Tramlines is predominantly an indie festival, but the importance of giving bands like Everly Pregnant Brothers, a homegrown working class skiffle band, more of a platform is essential to its success. Similarly, before the Brothers, Mouse Teeth opens the day on the Open Arms. A relatively new addition to the festival, the stage presents spoken word artists during the day and alternative acts and DJs during the evening. Mouse Teeth is the moniker of Leicester based musician and poet Nancy Dawkins, and her work is ethereal and fierce. Ambient guitars back spoken pieces, which all know precisely how to enrage and break your heart. It’s a set that proves why the festival is right in providing spaces for more artists like Mouse Teeth; it’s as far from a generic clean cut indie sound as you can get. By contrast, Inhaler are a band who seem robotic in their show. If you’ve ever heard any indie band ever, you’ve heard Inhaler, and you never really need to see them again after the first time. First song ‘It Won’t Always Be Like This’ is the standout, but the rest flatlines for me. Despite this, there are a flurry of dedicated fans who get stuck into the moshpits and sing along enthusiastically, so perhaps the boat has been missed completely. Crawlers may be the only band on the lineup who would be found on both a Tramlines and a Download lineup- fresh off recent My Chemical Romance support slots, they are here to party. Frontwoman Holly Minto’s energy is infectious, and it’s not too long before the crowd are bouncing along with her, closing the Saturday afternoon on a high.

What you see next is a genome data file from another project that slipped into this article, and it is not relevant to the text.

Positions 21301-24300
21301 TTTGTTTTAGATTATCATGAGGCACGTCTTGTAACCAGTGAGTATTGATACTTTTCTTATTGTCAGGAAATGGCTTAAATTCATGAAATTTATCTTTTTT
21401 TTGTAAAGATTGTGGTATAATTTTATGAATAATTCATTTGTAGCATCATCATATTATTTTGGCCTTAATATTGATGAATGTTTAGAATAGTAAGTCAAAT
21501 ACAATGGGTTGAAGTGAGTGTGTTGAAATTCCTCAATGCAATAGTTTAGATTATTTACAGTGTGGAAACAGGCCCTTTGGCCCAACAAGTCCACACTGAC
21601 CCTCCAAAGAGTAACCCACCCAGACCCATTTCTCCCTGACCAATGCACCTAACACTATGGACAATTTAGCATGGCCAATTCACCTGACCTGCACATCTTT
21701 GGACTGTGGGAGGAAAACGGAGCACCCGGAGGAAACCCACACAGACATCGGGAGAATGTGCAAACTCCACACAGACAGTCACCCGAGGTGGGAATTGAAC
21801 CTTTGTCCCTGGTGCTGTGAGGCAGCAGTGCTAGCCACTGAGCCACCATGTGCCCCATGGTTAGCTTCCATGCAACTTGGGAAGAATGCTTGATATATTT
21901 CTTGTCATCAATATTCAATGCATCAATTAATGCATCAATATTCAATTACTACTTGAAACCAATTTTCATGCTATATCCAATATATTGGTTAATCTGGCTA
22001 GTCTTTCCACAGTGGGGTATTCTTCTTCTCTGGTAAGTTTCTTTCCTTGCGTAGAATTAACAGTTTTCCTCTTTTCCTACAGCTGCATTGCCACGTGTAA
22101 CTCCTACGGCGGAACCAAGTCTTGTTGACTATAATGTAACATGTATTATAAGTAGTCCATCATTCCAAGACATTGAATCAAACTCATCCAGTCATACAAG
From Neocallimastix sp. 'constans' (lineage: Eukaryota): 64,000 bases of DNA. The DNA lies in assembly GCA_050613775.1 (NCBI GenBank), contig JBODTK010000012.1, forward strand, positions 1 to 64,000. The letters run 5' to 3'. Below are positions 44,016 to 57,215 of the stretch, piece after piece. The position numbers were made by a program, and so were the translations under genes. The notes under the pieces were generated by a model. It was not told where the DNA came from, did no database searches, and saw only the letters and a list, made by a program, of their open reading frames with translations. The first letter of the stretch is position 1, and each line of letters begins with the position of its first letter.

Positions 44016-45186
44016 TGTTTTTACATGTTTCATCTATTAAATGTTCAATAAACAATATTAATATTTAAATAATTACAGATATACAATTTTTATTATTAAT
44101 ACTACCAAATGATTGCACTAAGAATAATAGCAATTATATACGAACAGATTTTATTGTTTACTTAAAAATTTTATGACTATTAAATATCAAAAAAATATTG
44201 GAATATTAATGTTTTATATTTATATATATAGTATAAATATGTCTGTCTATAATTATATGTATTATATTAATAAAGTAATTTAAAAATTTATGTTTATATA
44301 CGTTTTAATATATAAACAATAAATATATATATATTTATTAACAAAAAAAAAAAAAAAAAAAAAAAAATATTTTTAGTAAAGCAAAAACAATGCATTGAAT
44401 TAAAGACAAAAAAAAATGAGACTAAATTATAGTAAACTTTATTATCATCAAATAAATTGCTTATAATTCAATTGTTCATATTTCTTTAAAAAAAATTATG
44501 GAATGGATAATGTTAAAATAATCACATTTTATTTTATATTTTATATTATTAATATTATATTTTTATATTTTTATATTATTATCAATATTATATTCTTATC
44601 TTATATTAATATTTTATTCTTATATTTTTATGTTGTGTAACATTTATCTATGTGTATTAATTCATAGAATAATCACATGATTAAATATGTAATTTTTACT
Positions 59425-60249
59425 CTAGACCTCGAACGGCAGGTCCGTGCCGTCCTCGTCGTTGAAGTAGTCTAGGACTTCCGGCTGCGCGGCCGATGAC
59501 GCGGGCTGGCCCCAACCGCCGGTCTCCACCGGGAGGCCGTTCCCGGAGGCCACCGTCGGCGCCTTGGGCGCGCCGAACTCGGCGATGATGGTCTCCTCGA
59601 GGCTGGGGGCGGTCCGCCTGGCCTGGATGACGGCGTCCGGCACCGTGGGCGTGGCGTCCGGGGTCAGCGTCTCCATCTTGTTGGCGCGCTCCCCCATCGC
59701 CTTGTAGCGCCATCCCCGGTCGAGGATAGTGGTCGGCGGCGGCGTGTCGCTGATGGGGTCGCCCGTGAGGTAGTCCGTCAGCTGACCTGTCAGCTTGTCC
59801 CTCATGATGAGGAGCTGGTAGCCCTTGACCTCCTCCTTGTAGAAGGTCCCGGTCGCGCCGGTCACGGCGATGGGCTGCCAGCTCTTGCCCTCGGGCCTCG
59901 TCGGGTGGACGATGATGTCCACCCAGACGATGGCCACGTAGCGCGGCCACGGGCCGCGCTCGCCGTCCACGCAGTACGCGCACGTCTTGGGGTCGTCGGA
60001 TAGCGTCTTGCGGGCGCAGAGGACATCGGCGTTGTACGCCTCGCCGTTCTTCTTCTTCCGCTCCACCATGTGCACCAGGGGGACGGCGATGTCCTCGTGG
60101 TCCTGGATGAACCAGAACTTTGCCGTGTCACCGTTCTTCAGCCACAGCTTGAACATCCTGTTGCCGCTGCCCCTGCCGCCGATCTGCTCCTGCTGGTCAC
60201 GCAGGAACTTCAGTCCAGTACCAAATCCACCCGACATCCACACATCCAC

On the main stage, reformed Sheffield indie band Little Man Tate play to a solid home crowd. However, across the site, Sam Ryder has managed to overflow T’Other Stage completely. Faces and bodies spill out of the tent to as far as the bars and the food vans. After his monumental Eurovision success, Ryder’s set was going to be one of the most hyped of the weekend, and he absolutely delivers. ‘SPACEMAN’ was always going to be the highlight, but his voice sounds pristine on ‘July’, and even manages to pay tribute to fellow Eurovision legends ABBA on a soulful cover of ‘Waterloo’. He's followed by hometown hero Self Esteem, who appears alongside her band in full Sheffield Wednesday gear. If that’s not enough to skyrocket this into one of the sets of the weekend, her performance is breathtaking from the first song to the last; ‘I’m Fine’ gets the crowd barking like dogs, ‘Fucking Wizardry’ sees Rebecca apologise to her mother for the bad language, and ‘Moody’ turns the tent into an all-out disco. You can tell how much this moment means to her as the set draws to a close, and the anthemic ‘I Do This All The Time’ gets the tears flowing. Her rise to fame has been one of the best things to happen in the past two years, and tonight’s performance was a homerun worth waiting for.